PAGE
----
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The Interlake Formation is a Silurian-age sequence of dolostones, which produces hydrocarbons in the Williston basin. Log analysis of numerous Interlake wells from the Nesson anticline reveals that both water-productive and hydrocarbon-productive zones commonly have calculated water saturations in excess of 60%. These high calculated water saturations, in zones that produce water-free hydrocarbons, appear to be the result of a bimodal pore system. Non-fabric selective vugular pores are the major type of porosity seen in visual examination of Interlake cores. These vugs have been interconnected by fracturing and are responsible for most of the hydrocarbon production. The matrix that separates the vugs is composed of small equant dolomite crystals and also contains large am unts of intercrystalline microporosity, which is interconnected by pore throats less than 0.5 µm across. These small pore throats result in low permeability and high capillary pressures; thus the microporosity is capable of holding 100% irreducible water, whereas the vugular pores produce water-free hydrocarbons. Because it composes up to 50% of the total porosity, this microporosity drastically reduces the resistivity of the formation.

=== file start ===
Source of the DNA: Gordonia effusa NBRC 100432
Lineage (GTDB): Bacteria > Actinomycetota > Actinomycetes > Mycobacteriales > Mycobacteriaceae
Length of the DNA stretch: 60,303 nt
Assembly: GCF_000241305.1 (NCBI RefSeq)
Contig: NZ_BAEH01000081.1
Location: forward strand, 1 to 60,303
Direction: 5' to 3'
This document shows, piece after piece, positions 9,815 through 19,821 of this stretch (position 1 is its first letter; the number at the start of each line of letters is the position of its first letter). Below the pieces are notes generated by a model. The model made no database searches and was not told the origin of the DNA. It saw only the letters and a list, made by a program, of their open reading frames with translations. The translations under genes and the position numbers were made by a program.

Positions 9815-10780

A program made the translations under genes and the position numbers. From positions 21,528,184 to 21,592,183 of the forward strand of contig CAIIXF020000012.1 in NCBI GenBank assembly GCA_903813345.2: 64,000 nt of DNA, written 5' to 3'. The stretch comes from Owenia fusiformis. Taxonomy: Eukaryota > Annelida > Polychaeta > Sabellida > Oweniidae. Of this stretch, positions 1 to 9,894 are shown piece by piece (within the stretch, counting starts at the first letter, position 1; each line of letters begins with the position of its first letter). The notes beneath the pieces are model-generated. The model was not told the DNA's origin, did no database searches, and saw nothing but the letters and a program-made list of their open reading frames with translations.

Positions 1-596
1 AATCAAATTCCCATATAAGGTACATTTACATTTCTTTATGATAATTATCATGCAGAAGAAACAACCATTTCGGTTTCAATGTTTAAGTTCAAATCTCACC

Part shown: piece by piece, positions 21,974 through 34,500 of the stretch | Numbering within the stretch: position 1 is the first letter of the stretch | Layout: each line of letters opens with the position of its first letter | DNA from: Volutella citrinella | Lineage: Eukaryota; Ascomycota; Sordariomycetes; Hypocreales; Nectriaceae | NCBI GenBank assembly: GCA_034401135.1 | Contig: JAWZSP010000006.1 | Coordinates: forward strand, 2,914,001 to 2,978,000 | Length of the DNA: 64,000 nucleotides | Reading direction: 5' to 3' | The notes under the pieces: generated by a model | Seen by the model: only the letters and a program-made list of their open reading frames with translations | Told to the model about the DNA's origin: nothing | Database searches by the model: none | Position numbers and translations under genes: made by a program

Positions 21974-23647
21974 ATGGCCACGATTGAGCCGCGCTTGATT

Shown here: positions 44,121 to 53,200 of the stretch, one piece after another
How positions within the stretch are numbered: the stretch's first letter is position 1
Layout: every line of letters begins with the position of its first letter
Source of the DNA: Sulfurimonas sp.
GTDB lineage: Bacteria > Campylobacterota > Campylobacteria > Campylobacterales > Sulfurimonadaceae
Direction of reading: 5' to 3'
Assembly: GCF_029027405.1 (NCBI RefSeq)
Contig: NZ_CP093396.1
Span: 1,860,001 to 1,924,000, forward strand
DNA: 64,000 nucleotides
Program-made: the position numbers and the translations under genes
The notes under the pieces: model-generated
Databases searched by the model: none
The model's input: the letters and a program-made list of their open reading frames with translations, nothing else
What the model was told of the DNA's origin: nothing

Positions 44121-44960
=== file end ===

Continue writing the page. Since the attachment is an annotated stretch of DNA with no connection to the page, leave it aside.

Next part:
Recognition that a formation contains a significant amount of microporosity is important not only in preventing bypassed production, but also in determining reserves and exploration economics. Determination of the percentage of effective porosity cannot be made using electric log or conventional core analysis. A combination of special core analysis and petrographic techniques is needed to better define the amount of effective porosity.
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